Straight line Depreciation equals (The cost “usually the purchase price” – Residual Value)/ Estimated Useful life. Accelerated Depreciation has a higher depreciation expense in earlier years. An example is double declining which takes the initial straight line percentage and doubles it (i.e. if straight-line is 20%, accelerated depreciates at 40%). Units of production allocate costs to the corresponding actual use of an asset for the particular period. The allocation is applied to the accumulated depreciation amount every consequent year, until the end of the useful life. Units of Production are used for property with non-continual use and when property’s values are related to numbers of years used. Essentially, the allocation of depreciation is expensed during times of greater use.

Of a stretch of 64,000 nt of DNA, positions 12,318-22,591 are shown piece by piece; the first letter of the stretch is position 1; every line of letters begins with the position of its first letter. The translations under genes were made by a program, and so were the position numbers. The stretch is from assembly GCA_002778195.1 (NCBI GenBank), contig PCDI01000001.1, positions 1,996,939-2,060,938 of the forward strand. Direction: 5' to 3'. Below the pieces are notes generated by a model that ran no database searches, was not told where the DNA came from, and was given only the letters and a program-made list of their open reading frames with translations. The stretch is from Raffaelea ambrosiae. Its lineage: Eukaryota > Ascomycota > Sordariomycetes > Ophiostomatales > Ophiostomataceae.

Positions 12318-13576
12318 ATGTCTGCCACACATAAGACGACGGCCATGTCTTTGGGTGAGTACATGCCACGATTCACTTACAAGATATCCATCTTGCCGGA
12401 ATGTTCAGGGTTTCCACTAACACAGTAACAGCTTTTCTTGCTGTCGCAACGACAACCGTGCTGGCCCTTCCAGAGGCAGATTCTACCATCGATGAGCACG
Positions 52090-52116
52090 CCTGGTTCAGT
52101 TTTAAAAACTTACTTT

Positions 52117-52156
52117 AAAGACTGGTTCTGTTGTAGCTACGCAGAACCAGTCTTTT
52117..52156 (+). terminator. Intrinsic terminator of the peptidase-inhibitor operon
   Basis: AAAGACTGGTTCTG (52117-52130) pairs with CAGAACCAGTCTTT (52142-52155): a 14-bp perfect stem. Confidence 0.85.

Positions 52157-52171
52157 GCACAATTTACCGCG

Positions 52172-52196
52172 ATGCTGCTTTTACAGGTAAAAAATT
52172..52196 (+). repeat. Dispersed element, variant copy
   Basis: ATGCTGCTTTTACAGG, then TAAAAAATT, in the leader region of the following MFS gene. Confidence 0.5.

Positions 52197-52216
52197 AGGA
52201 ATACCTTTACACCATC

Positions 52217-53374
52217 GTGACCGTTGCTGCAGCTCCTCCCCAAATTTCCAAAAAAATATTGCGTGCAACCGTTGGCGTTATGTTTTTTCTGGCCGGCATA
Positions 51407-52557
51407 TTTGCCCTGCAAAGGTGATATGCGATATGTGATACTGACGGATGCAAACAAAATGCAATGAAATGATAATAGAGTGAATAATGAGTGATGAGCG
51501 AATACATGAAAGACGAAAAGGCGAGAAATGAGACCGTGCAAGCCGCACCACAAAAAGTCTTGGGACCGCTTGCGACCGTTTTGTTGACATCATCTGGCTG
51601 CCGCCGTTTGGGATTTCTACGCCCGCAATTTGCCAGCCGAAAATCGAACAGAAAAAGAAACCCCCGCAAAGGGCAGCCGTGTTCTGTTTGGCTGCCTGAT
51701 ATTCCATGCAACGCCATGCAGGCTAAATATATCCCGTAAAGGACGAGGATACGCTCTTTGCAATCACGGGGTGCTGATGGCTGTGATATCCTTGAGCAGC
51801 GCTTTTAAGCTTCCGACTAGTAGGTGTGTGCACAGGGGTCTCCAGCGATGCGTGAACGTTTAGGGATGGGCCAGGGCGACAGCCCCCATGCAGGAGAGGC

Historical cost model (allowed by all IFRS and GAAP) uses the original cost when acquired by the company minus accumulated depreciation. Revaluation model (only allowed by IFRS) uses the carrying amounts at fair values at the date of the revaluation minus subsequent accumulated depreciation or amortization (may lead to amounts greater than historical costs). If revaluation increases the carrying amount, equity increases under “revaluation surplus”. Any subsequent decrease lessens the “revaluation surplus” and goes to the income statement. If increases occur after decreases in carrying amounts, value goes back to the original carrying amount into the income statement.